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Jera Foster-Fell is @WorkOutBean

What’s the biggest obstacle you’ve overcome in your fitness journey?

I don’t think there has been one single significant obstacle that I’ve overcome in my fitness journey thus far.

“I would say that there is the more general day to day  challenge of staying consistent with physical exercise.”

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Everyone always asks about motivation, and that’s such an interesting subject because motivation is so fleeting. Most days, I don’t wake up and say, “I can’t wait to work out today!”, that’s just not how it works. But a few things get me past that moment of hesitation:

1. Routine.  Creating a routine for yourself forces you to create a habit. Once you have a habit formed, you do it no matter what, regardless of if you feel motivated.

2. Workout buddies. Having someone with similar goals as you, whether they’re with you physically or not, is incredibly helpful for keeping yourself accountable.

3. That post workout feeling. No one ever regretted a workout!

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Why did you choose to start your fitness journey with BBG?

Close to two years ago, I was scrolling through Instagram’s explore page and I came across the instagram account, @kayla_itsines. I wasn’t into fitness at all at the time, it was probably the least active phase of my life, but I was enthralled by the transformations that I saw on her account.

When I decided to bite the bullet and try it myself about a year later, it seemed like the only logical step to take in terms of getting into a fitness routine. Besides going for a run or using the elliptical, I was clueless in terms of what to do in the gym. Following BBG laid everything out exactly as I needed to do it and gave me the confidence to walk into the gym and get my workout done.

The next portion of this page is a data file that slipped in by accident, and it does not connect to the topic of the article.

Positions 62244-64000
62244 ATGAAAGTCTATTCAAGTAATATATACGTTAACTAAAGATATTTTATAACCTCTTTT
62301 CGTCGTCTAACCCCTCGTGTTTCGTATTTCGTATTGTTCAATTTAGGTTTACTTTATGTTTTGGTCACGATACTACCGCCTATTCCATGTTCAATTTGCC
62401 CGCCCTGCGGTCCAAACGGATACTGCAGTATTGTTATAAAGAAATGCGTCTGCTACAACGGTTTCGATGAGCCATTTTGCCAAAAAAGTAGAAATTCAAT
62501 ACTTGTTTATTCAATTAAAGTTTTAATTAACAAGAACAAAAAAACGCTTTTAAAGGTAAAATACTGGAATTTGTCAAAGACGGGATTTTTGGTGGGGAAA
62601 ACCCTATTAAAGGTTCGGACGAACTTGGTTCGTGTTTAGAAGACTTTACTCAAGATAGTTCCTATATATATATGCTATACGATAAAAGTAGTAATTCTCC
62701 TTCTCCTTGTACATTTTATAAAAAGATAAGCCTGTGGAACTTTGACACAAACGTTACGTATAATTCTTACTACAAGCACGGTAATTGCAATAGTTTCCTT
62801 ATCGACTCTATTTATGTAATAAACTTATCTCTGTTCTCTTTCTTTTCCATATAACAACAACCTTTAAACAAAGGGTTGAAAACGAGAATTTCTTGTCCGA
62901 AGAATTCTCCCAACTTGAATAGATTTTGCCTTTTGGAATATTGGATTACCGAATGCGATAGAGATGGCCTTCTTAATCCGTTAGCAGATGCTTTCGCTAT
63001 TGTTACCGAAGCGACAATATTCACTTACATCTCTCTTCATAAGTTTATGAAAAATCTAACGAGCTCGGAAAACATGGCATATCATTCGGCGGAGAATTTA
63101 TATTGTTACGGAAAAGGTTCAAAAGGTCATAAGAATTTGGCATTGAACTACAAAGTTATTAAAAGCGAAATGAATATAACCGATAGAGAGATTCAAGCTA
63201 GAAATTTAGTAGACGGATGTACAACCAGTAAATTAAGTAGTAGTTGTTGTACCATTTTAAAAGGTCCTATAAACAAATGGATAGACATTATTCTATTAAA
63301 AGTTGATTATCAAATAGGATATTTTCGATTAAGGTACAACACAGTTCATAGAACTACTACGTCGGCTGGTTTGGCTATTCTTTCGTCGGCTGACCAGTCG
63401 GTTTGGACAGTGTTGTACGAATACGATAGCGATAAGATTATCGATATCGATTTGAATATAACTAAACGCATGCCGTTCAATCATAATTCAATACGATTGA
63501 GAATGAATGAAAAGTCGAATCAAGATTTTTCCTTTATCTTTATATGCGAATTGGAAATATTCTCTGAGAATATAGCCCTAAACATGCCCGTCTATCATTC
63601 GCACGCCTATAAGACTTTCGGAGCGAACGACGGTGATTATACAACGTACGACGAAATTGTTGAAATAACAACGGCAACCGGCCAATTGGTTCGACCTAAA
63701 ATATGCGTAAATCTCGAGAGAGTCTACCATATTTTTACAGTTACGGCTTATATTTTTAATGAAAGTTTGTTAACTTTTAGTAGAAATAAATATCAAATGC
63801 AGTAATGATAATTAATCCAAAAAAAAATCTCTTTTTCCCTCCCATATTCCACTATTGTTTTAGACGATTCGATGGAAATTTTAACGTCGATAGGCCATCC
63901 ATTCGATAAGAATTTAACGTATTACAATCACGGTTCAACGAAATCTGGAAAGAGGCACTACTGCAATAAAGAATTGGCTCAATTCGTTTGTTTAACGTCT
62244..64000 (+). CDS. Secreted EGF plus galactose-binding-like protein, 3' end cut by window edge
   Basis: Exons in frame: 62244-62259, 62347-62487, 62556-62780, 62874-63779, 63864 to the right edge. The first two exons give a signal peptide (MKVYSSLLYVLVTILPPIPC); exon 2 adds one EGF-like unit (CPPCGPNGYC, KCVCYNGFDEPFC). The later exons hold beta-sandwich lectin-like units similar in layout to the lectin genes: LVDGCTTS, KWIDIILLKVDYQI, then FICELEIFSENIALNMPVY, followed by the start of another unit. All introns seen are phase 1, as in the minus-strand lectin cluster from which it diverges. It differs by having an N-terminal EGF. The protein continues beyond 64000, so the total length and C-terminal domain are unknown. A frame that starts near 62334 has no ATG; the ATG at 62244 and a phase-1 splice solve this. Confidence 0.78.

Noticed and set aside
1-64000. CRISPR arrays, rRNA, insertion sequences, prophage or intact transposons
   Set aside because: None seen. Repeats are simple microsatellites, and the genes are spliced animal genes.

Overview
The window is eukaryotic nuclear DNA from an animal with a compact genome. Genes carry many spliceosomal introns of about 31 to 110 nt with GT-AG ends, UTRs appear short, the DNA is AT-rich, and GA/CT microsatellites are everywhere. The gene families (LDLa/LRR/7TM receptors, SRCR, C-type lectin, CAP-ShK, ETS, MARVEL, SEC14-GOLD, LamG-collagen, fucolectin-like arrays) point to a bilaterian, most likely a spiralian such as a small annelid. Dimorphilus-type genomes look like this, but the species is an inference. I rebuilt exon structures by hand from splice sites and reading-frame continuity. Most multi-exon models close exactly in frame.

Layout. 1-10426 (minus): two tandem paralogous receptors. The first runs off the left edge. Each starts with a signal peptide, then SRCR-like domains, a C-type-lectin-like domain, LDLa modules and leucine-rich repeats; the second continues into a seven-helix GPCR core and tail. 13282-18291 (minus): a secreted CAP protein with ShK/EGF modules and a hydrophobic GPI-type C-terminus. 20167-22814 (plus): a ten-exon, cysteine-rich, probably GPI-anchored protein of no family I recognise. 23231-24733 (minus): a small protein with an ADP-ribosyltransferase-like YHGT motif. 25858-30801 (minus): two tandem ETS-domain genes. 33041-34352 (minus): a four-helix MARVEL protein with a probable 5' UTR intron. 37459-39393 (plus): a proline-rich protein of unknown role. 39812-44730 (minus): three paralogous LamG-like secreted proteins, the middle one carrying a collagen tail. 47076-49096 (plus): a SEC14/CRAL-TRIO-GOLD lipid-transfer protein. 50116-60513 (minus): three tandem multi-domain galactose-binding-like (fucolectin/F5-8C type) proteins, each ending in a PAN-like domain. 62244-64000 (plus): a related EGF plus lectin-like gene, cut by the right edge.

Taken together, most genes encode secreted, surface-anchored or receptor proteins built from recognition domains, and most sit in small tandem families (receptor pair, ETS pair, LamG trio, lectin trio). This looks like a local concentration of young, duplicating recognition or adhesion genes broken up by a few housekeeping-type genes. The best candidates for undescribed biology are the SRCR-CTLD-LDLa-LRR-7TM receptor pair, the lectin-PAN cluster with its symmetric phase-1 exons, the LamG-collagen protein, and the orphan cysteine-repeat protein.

BBG is an exercise program on the surface level, but underneath that, it’s so much more.

There is a huge community of mostly women on instagram who do BBG, and it’s such an incredibly supportive and empowering community. Where else in the world do you see strangers, particularly women, coming together to cheer each other on in such a genuine way? When I first created my fitness account back in April 2015, it was simply a way to hold myself accountable to consistently working out, but I quickly realized that it had way more potential than that. I started connecting with other women, many of whom have become my real life friends.

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So is BBG a workout program? Yes, definitely. But is it also a revolutionary movement bringing women together from all across the globe to get healthy and support each other in the process? Absolutely.

What else did you try?

I did about two and a half rounds of BBG before switching to PPCG aka Progress Pure’s Curve Guide. The creator, Molly, was my very first instagram friend. Her guide is based around lifting. I was one of the first people able to test out her guide, and I loved it because it allowed me to explore the weight room which I was always a little intimidated by.

Was there ever a time when you were contemplating quitting?

I’ve been on a mission for close to a year now to become a SoulCycle instructor. As soon as I got my heart set on it, there was no turning back. It was probably good that at the time of this decision, I didn’t quite fully understand how difficult it is to become an instructor!